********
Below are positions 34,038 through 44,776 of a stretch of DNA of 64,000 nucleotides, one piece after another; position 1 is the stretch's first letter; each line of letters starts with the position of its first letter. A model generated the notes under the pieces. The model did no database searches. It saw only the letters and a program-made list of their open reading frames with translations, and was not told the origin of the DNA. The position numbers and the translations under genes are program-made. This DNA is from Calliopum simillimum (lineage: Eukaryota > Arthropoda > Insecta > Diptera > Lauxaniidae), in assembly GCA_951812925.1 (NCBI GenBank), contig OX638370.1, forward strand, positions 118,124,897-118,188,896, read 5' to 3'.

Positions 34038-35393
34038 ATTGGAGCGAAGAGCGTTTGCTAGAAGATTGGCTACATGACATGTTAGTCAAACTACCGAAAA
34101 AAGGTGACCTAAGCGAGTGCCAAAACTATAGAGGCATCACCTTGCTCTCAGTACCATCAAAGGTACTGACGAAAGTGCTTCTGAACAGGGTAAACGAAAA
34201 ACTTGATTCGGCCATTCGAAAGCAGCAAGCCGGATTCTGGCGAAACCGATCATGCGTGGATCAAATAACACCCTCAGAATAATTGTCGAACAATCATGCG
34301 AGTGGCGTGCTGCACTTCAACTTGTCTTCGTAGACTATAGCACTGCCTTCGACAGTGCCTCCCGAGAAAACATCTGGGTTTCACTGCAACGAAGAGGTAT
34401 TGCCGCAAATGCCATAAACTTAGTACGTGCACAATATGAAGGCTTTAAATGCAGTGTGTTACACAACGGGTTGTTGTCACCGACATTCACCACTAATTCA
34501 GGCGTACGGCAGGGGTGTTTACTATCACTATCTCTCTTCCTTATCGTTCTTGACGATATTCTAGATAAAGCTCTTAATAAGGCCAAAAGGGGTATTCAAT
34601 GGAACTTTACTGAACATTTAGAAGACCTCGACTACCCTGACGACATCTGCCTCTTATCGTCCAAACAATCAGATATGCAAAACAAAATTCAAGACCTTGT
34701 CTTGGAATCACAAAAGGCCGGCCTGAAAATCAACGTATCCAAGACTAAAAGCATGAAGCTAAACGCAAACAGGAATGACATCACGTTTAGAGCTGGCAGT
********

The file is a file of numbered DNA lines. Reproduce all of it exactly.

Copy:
Below are positions 34,038 through 44,776 of a stretch of DNA of 64,000 nucleotides, one piece after another; position 1 is the stretch's first letter; each line of letters starts with the position of its first letter. A model generated the notes under the pieces. The model did no database searches. It saw only the letters and a program-made list of their open reading frames with translations, and was not told the origin of the DNA. The position numbers and the translations under genes are program-made. This DNA is from Calliopum simillimum (lineage: Eukaryota > Arthropoda > Insecta > Diptera > Lauxaniidae), in assembly GCA_951812925.1 (NCBI GenBank), contig OX638370.1, forward strand, positions 118,124,897-118,188,896, read 5' to 3'.

Positions 34038-35393
34038 ATTGGAGCGAAGAGCGTTTGCTAGAAGATTGGCTACATGACATGTTAGTCAAACTACCGAAAA
34101 AAGGTGACCTAAGCGAGTGCCAAAACTATAGAGGCATCACCTTGCTCTCAGTACCATCAAAGGTACTGACGAAAGTGCTTCTGAACAGGGTAAACGAAAA
34201 ACTTGATTCGGCCATTCGAAAGCAGCAAGCCGGATTCTGGCGAAACCGATCATGCGTGGATCAAATAACACCCTCAGAATAATTGTCGAACAATCATGCG
34301 AGTGGCGTGCTGCACTTCAACTTGTCTTCGTAGACTATAGCACTGCCTTCGACAGTGCCTCCCGAGAAAACATCTGGGTTTCACTGCAACGAAGAGGTAT
34401 TGCCGCAAATGCCATAAACTTAGTACGTGCACAATATGAAGGCTTTAAATGCAGTGTGTTACACAACGGGTTGTTGTCACCGACATTCACCACTAATTCA
34501 GGCGTACGGCAGGGGTGTTTACTATCACTATCTCTCTTCCTTATCGTTCTTGACGATATTCTAGATAAAGCTCTTAATAAGGCCAAAAGGGGTATTCAAT
34601 GGAACTTTACTGAACATTTAGAAGACCTCGACTACCCTGACGACATCTGCCTCTTATCGTCCAAACAATCAGATATGCAAAACAAAATTCAAGACCTTGT
34701 CTTGGAATCACAAAAGGCCGGCCTGAAAATCAACGTATCCAAGACTAAAAGCATGAAGCTAAACGCAAACAGGAATGACATCACGTTTAGAGCTGGCAGT